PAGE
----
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October 13, 2008

Blogger wins Nobel prize in economics

I hear he also writes for a newspaper…

(Congratulations to Mr. Krugman! I guess telling the truth and being right occasionally pays off.)

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September 29, 2008

Fiscal physics

From Greg Mankiw‘s blog:

From a freshman physics quiz given at Princeton a few days ago:

Problem 1. A famous thought experiment in economics involves dealing with a financial crisis by dropping money from a helicopter.

Ben Bernanke, Federal Reserve Chairman and former Princeton Economics Professor, decides to try this out over his old hometown. With his helicopter flying 1.0×10^1 m above the center of Fine Tower and in the direction of Nassau Hall, Ben gently releases a briefcase containing $1 million. Using the information that (i) Fine Tower is 6.0 × 10^1 m high, (ii) Nassau Hall is 1.5 × 10^1 m high and (iii) the centers of the two buildings are 3.0 × 10^2 m apart, and ignoring air resistance as you normally would:

a. [2 pts] How fast should Ben’s helicopter fly so that the briefcase lands in the center of the roof of Nassau Hall?

b. [1 pt] How long is the briefcase in the air?

c. [1 pt] How fast is the briefcase moving when it hits the roof of Nassau Hall?

d. [1 pt] How much faster would the financial relief have reached Nassau Hall if the briefcase had contained $2 million instead?

Thanks to Princeton Professor Shivaji Sondhi for sending this along.

Greg is an economics professor at Harvard.

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September 21, 2008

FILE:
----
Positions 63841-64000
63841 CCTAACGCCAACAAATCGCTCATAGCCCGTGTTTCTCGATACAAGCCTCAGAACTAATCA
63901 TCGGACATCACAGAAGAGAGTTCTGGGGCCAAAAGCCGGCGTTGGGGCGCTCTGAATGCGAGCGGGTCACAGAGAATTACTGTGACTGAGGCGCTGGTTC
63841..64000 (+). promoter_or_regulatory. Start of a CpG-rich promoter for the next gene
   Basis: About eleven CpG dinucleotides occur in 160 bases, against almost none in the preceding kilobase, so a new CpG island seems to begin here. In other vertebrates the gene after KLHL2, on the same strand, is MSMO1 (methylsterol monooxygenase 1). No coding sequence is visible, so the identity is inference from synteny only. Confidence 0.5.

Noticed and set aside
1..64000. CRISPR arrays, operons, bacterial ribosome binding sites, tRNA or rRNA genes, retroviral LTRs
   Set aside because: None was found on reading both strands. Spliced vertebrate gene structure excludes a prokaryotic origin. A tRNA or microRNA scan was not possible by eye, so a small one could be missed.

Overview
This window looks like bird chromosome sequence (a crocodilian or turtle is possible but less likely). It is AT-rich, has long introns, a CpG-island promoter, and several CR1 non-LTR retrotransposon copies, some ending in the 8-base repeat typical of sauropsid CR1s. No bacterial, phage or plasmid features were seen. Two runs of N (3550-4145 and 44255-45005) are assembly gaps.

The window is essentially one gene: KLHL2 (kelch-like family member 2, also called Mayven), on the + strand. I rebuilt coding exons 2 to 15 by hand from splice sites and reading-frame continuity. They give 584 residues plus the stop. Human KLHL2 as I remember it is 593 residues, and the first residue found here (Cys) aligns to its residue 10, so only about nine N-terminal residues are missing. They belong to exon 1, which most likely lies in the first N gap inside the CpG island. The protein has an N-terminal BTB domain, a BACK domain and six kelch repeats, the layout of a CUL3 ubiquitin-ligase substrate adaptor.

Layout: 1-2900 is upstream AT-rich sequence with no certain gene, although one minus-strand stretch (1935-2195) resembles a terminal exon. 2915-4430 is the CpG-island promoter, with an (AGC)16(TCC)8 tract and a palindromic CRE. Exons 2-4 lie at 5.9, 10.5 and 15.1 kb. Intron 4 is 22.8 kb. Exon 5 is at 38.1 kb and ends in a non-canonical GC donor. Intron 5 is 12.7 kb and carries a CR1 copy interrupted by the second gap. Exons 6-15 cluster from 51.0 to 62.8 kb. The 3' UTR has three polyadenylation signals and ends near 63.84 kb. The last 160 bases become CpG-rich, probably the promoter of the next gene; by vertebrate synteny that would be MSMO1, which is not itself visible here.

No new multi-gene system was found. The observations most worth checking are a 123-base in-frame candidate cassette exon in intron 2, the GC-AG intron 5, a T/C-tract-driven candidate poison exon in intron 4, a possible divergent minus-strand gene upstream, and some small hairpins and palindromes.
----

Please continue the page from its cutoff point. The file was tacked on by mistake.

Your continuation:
The Bank Surge

I don’t understand economics or the current crisis. I thus don’t trust my own judgments about who to believe. But Paul Krugman’s concerns and analysis strike a chord. So do Eric Hovde‘s in the Washington Post.

Since I lack the education and background to understand the crisis and its context, I find myself thrown into rudderless thinking, where I find myself swayed by people who I already tend to agree with (= Krugman), who are able to pain a coherent picture, and whose broad premises seem in line with mine. In short, I feel pretty helpless not just about the crisis about even how to understand the crisis.

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September 5, 2008

[AE] Yochai Benkler

Yochai says he wants to leave the question: Can free culture survive systematization? [Trying to keep up with Yochai. Failing. Posting without proofreading or spell checking. Caveat lector.]

In 1835, it cost $10K (modern dollars) to start a daily newspaper. Now it costs millions. The startup cost causes a bifurcation between passive audiences and professional, commercial producers. The industrial structure of mass media characterizes the modern age. But, consider that [email protected] dwarfs the computing power of the supercomputers created in industrial ways. This is a radical decentralization of inputs and processes: material, processing, storage, communication, creativity, wisdom. For the first time, the most important inputs are broadly distributed in the population.

This takes social action that’s always been there, and moves it from being important socially and peripheral to the economy, to being at the core.

In Wikipedia vs. Britannica, the core issue isn’t price. It’s authority. The most important part of the Nature comparative study of the two was the editorial that urged scientists to update Wikipedia, sharing traditional authority with the new medium.

Yochai shows a 2×2: centralize or decentraliced vs market-based and non-market. Now we have a four-way interaction among all the old players, from traditional to social-sharing non-profits.